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Old 10-11-2009, 11:19 PM
 
Location: alive in the superunknown
542 posts, read 792,476 times
Reputation: 237

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I never gave it much thought either. But it sure sucks when that happy little squirrel electrocutes itself and knocks power out in your neighborhood, or a tree falls on it.
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Old 10-11-2009, 11:27 PM
 
Location: Rome, Georgia
2,706 posts, read 3,342,148 times
Reputation: 1915
Now, I love my hometown of Rome, and it is a beautiful city, but the power lines and traffic lines are awful! Buried lines and traffic poles would probably increase tourism here from Chattanooga and Atlanta. From what I've heard, yes it is more difficult to repair, but the frequency of problems is far lower.
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Old 10-11-2009, 11:33 PM
 
Location: Chicago- Lawrence and Kedzie/Maywood
2,242 posts, read 5,562,006 times
Reputation: 735
Aren't they above ground everywhere?
I never been to a town where they are underground....

And I don't notice them.
They're just part of the city
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Old 10-12-2009, 06:45 AM
 
Location: SWE
887 posts, read 1,378,518 times
Reputation: 798
Am i the only one who has never been bothered by such things at all?
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Old 10-12-2009, 09:08 AM
 
Location: City of Pittsburgh
46 posts, read 88,649 times
Reputation: 25
Mmm, talking of being in a trillion dollar debt in America, I heard a rumor that China is loaning the money and Obama signed on this, is this true?!
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Old 10-12-2009, 09:10 AM
 
Location: City of Pittsburgh
46 posts, read 88,649 times
Reputation: 25
I have to add that underground utilities are so much better looking but with a depression on the horizon, how could we ever afford that? IF we could, it sure would be nice! I lived in areas with and without them and I have to say its nice not to see them!
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Old 10-12-2009, 09:01 PM
 
Location: Portland, Oregon
558 posts, read 440,289 times
Reputation: 989
Quote:
Originally Posted by Pgher4life View Post
Mmm, talking of being in a trillion dollar debt in America, I heard a rumor that China is loaning the money and Obama signed on this, is this true?!

With the exception of a few years during Clinton's presidency, the Federal Government has run annual deficits for most of the past 40 years. The government finances the deficit mainly by selling bonds. The bonds must be paid for in dollars. Who has dollars? The Chinese, because we pay them hundreds of billions of dollars every year for all the crap we import. For the Chinese, it has been a safe investment, although lately they have been getting worried because of our current masssive deficits. All of a sudden, U.S. govt bonds don't look like a gold plated investment anymore. If China stops or substantially reduces it's purchases of U.S. govt debt, we're sunk.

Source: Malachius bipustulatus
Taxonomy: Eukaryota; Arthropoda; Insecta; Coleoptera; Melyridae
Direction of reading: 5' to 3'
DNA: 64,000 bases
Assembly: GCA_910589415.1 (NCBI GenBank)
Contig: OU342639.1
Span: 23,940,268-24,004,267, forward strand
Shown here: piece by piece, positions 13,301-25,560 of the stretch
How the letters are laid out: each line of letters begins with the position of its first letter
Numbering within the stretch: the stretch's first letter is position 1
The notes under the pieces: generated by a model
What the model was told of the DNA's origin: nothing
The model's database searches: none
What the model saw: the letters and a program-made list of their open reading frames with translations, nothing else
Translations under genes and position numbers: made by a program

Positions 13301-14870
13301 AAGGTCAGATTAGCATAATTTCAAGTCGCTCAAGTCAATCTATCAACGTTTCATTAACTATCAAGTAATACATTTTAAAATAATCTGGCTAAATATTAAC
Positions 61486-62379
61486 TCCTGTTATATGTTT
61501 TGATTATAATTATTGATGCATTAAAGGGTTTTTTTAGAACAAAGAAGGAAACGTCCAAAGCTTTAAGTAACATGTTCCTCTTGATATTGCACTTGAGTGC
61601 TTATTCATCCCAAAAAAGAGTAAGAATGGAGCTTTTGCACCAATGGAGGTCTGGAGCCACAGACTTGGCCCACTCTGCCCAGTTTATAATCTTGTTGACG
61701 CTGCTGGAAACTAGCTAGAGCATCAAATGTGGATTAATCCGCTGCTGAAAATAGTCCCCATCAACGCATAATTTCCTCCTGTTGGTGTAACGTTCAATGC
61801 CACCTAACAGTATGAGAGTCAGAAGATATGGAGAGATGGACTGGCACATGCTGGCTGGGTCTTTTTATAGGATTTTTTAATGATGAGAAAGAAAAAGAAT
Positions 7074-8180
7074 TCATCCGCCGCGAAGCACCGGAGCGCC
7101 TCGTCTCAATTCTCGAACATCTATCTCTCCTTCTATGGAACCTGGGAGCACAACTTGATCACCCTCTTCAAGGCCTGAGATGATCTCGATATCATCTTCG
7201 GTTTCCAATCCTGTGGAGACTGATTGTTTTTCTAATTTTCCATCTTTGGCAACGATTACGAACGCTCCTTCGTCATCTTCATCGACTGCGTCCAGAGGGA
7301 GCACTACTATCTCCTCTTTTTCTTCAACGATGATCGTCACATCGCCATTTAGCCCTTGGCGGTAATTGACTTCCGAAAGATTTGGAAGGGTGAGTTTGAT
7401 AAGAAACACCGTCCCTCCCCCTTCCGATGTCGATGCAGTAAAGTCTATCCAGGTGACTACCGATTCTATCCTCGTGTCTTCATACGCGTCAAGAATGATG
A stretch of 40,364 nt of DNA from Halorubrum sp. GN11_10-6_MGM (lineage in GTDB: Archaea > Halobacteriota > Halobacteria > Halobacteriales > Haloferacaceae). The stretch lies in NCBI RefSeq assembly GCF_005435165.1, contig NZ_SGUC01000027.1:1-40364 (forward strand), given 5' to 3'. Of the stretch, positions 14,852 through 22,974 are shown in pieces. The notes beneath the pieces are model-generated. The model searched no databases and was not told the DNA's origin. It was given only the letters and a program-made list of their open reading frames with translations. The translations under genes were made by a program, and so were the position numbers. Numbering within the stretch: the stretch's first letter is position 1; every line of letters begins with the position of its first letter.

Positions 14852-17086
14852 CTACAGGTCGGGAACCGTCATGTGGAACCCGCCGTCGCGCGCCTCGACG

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Old 10-12-2009, 09:03 PM
 
Location: Portland, Oregon
558 posts, read 440,289 times
Reputation: 989
Back to the question of above ground vs. underground utilities, I noticed that the first time I went to Europe. Aesthetically, underground utility cables are much to be preferred. Besides the cost involved, I wonder if the weather has anything to do with the differences. The NorthEast and MidWest get so much colder than Europe in the Winter, would the ground freezing make underground cables less reliable or more prone to damage?
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Old 02-01-2010, 09:35 AM
 
Location: City of Pittsburgh
46 posts, read 88,649 times
Reputation: 25
I doubt power lines are killing us, that kinda of out there inmo...we need them and have money to put them underground anyhow even if they were dangeorus, they aren't.
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Old 02-01-2010, 10:08 AM
 
4,249 posts, read 9,731,955 times
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Many newer (post-1980 say, but date varies by place) subdivisions and land developments are built under municipal rules that require underground power, cable, and telephone lines.

I must say I really notice the difference when there are aboveground power lines along roads or not. Mifflinburg, PA is visually much different than similar sized towns in central PA due to the nature trees shading the sidewalks in front. The power lines are in the alleys behind the homes, so the trees aren't repeatedly trimmed by the power crews.

I can often tell when I'm in electric cooperative vs. private utility territory in rural PA. The electric coops typically operate with blanket easements where power lines were run cross country if shorter to get from place to place. The private companies typically were restricted to public road rights-of-way. Roadside trees look a lot different with 60 years of trimming vs. when they're not.

I met a Utah native who visited PA and said "Your mountains would look nice except for the high voltage power lines scarring the mountainsides, we don't do that here." That got me to looking for the rest of our trip to Utah and indeed the high voltage power lines do run straight up and down the mountains depending on where they want to go. The difference is the rate of vegetation growth, no need to trim scrub that would never grow up to meet the power lines.

As a ubiquitous part of our society I think power lines just are visually tuned out by many folks. Hence some of the visual distinctions they collaterally cause seem to be more felt than described.
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